But first, a little historical and personal digression.

For there was a time when I was a loyal NATO soldier myself, and looking back on it I have to say it was a damned good thing that the Soviets never attacked because I don’t think we’d have done so well in the encounter.

Take my experience of ‘Exercise Active Edge.’ This was the code name given to practice alerts, in which units of the British Army of the Rhine in West Germany were tested to see how quickly and efficiently they could mobilize themselves, and in more extreme versions of the exercise, deploy to their wartime locations to await the onslaught of the Soviet 3rd Shock Army.

Back in the dying days of the Cold War, I was just about to finish my tour of duty as a platoon commander in the 2nd Battalion, the Queen’s Regiment (long since defunct), in Minden, West Germany, when in my final stint as duty officer I got the call announcing that our unit was to immediately embark on ‘Active Edge’. We’d got a tip off earlier that evening, so it wasn’t a huge surprise, but it was still a serious bummer. I was due to leave a couple of days later and had already packed up nearly all my stuff in what were called ‘MFO’ boxes to be shipped back to Blighty. What I hadn’t packed I’d handed into the QM. So when a bunch of inspectors turned up and started asking me where was this and where was that, I looked a right idiot as I didn’t have any of it.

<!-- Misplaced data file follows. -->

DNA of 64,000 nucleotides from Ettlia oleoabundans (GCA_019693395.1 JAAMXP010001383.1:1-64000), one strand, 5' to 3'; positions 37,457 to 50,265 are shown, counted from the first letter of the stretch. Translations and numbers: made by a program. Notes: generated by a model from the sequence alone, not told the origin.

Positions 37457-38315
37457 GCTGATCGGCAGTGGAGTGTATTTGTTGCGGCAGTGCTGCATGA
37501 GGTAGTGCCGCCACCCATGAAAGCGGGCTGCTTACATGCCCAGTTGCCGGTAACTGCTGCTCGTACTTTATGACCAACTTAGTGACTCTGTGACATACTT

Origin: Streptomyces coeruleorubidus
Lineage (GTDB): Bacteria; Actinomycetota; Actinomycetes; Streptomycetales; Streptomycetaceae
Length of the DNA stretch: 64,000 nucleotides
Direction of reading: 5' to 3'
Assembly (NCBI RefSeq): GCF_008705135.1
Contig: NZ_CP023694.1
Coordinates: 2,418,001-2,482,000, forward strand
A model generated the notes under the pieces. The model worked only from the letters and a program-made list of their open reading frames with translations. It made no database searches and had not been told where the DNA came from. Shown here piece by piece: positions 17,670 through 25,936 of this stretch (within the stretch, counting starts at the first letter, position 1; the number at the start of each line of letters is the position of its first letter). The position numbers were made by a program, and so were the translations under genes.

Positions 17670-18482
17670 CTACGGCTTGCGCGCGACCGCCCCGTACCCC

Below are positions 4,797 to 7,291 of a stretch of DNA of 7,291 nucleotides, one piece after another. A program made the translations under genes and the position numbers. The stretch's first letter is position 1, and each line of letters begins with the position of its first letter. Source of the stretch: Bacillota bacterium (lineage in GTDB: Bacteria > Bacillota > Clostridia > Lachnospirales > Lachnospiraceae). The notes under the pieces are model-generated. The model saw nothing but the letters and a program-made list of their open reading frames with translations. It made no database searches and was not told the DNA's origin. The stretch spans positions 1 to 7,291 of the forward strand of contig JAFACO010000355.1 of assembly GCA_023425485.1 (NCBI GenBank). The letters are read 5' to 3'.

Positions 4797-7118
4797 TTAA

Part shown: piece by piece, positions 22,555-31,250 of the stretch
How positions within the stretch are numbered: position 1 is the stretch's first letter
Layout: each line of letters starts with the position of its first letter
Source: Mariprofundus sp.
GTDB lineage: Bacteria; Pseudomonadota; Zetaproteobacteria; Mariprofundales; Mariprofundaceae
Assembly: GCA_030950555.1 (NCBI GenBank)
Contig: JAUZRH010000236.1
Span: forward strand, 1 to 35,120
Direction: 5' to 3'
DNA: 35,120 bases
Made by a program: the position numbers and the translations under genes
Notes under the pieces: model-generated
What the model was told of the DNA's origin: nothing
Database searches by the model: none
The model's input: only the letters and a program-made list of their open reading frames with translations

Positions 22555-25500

I also didn’t have much of a clue as to how to answer other questions. Should we take all the gear in our stores, they asked? I said no: a lot of it looked totally useless and there was so much that if we put it all in the armoured personnel carriers, there’d be no room for any personnel. We’d probably have to leave some stuff behind. No, they said. Take it all. I guess it was just as well that instead of 30 soldiers, my undermanned platoon had about 10, otherwise we’d have had to leave people behind instead of gear. But to be frank, if the Soviets had rolled up, my 10 guys and I wouldn’t have lasted a second. Frankly, it was a bit of a shitshow, as they say. Certainly not my finest hour, nor that of the regiment. The heroes of Tangier, Ramillies, Vittoria, Sevastopol, and the like, were probably turning in their graves.

There’s a point to all this – we didn’t do such alerts for the sheer bloody hell of it; we had to prepare for war. It was very unlikely that 3rd Shock would come trundling down the autobahn at breakneck speed, but the potential was real. East Germany was chock-a-block full of military gear – thousands of tanks, artillery pieces, helicopters, aircraft, all the rest of it, all ready to roll over me and my 10 guys at a moment’s notice. We weren’t likely to have to fight them, but it paid to be prepared.

And so we were (albeit not very well), by means of the communal defence organization known as NATO. And it was a defensive organization. All it did was sit around in West Germany and wait. And that was fine, and ultimately quite effective. In 1992, the Soviet Union collapsed, and with it the threat evaporated. Victory was ours.

A job well done. Time, one might imagine, to pat ourselves on the back, call it a day, and retire.

As we know, that’s not what NATO did. But it had a problem. Its raison d’etre had disappeared, and so a new one had to be invented.